Remediation of Salt Affected Cotton Soils Using Gypsum on the Southern High Plains.
Quint Chemnitz, Texas Tech Univ, 1914 80th St, Lubbock, TX 79423, Wayne Hudnall, Plant & Soil Science, Lubbock, TX 79409, United States of America, and Richard Zartman, Texas Tech Univ-Plant & Soil Sciences Dept, PO Box 42122, Lubbock, TX 79409-2122.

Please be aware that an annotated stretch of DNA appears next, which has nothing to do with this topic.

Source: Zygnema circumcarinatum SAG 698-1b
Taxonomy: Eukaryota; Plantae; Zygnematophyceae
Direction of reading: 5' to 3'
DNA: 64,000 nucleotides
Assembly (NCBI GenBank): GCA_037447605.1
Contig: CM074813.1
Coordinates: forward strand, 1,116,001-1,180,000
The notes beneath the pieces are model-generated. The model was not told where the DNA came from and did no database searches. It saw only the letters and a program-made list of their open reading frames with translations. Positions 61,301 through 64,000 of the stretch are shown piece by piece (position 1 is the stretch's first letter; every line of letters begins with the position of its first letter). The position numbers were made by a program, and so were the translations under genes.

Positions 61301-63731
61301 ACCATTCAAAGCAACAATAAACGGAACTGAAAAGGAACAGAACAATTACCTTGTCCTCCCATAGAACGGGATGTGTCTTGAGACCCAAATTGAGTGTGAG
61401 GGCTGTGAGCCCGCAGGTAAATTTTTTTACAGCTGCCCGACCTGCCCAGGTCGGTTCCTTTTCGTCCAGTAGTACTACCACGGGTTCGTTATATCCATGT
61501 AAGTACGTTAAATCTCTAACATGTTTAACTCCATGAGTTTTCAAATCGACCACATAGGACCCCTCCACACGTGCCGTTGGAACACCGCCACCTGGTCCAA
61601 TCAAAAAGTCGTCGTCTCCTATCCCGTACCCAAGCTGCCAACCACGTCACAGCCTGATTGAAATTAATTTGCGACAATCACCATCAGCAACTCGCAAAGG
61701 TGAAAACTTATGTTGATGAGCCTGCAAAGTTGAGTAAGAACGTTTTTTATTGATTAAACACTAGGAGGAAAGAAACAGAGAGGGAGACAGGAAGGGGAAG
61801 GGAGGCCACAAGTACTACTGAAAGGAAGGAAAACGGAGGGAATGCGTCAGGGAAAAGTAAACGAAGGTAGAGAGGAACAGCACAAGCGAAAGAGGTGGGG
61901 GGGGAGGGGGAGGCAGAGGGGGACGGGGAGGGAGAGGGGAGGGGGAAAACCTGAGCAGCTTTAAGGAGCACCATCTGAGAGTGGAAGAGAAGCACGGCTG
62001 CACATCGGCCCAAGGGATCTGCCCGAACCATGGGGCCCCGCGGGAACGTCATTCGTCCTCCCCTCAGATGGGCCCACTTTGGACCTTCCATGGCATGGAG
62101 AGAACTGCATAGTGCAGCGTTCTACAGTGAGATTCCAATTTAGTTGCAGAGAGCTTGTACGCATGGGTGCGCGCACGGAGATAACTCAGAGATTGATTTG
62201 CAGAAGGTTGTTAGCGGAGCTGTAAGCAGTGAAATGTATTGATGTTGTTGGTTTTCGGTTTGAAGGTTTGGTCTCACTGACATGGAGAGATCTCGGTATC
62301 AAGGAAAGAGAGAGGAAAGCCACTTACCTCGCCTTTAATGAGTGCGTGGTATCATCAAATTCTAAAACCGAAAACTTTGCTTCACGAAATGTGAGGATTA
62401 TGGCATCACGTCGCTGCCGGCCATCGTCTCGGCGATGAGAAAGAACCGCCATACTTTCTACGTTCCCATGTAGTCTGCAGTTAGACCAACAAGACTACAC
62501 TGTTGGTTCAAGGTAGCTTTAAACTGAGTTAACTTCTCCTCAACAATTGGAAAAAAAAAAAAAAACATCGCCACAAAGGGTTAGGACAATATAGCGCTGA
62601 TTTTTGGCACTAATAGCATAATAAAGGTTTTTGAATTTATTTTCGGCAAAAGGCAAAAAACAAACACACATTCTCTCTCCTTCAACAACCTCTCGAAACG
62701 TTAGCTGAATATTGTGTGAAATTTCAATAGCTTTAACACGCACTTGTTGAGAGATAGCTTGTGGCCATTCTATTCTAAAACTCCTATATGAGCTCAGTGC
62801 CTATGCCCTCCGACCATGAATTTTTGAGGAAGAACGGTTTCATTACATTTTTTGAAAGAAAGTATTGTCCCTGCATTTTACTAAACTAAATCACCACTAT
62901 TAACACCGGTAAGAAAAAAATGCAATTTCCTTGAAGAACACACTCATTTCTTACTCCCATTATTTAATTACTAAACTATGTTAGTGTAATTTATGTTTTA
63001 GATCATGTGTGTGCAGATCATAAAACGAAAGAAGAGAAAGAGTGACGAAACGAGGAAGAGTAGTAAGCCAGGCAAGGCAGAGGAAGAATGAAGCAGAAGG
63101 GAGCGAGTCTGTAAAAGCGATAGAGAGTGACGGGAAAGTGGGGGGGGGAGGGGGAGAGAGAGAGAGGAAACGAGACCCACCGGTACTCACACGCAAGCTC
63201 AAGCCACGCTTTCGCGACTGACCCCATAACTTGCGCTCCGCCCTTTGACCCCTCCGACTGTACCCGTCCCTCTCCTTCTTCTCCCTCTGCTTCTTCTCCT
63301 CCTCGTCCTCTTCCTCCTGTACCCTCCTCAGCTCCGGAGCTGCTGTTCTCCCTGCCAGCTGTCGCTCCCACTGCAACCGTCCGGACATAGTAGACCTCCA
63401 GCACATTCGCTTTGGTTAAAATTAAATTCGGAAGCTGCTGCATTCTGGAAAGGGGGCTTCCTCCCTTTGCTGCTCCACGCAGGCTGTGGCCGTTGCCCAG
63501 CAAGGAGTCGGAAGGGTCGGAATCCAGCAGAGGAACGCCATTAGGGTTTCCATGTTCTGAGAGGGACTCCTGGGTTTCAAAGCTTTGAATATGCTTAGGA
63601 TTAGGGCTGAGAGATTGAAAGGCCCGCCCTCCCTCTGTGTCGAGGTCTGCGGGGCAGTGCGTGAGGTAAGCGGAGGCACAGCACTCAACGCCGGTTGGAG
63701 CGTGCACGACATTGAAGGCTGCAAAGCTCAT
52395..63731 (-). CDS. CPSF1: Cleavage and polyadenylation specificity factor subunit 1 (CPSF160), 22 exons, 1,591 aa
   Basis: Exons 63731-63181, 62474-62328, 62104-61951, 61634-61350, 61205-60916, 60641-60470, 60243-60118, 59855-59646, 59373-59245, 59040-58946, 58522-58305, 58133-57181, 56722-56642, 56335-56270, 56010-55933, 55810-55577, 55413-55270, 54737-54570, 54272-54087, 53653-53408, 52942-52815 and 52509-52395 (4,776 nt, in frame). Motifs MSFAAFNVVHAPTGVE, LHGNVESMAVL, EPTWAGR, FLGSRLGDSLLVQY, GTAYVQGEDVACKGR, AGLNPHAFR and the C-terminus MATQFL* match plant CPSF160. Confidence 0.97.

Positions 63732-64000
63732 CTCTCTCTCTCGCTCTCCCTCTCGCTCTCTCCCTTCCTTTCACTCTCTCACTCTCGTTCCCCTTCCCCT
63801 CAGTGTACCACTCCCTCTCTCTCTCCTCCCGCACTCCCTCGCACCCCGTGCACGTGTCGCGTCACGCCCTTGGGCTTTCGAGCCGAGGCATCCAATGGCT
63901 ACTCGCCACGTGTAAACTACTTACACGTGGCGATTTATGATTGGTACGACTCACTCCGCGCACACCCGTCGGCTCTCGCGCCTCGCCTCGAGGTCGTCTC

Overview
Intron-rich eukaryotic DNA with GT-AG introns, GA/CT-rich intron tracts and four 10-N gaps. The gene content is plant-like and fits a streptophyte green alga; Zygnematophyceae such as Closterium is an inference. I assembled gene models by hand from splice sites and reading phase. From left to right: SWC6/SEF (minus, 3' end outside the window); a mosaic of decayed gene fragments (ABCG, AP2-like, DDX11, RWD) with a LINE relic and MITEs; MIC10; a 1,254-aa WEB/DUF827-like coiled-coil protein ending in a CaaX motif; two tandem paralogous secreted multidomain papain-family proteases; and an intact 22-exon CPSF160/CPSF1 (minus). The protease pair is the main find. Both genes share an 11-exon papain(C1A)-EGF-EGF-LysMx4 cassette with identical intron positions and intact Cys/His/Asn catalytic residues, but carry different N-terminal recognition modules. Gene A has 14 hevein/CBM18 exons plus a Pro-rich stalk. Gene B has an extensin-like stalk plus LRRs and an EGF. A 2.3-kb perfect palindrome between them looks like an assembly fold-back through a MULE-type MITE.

The objectives of this study are to reduce exchangeable sodium (Na+) within the soil, increase germination rate, and increase cotton yield by the addition of gypsum. The addition of gypsum is the standard reclamation technique used on sodic soils, but its effects have not been shown in cotton production on the Southern High Plains (SHP). Exchangeable sodium disperses the soil, which increases the potential for wind erosion. The addition of gypsum to sodic soils is intended to improve the aggregation of the soil particles. The addition of Ca+2 will improve particle to particle association, which increases water infiltration and percolation. The rate most commonly used to reduce the sodium adsorption ratio (SAR) and soil electrical conductivity (EC) is approximately 2 to 3 tons per acre (http://waterquality.montana.edu/docs/methane/oster.pdf). Application rates of one, two, and four tons per acre were applied in a split plot design using broadcast and in-row application methods. Emergence at 14 days after planting and yield were used to measure the effectiveness of the gypsum application. The use of gypsum is being compared to a control (no conservation treatment) and a cover crop. Preliminary results indicate no significant benefit to plant emergence with the addition of gypsum. The control group performed as well, if not better, than the plots treated with gypsum. The study is on-going and the final results will not be available until yields have been analyzed.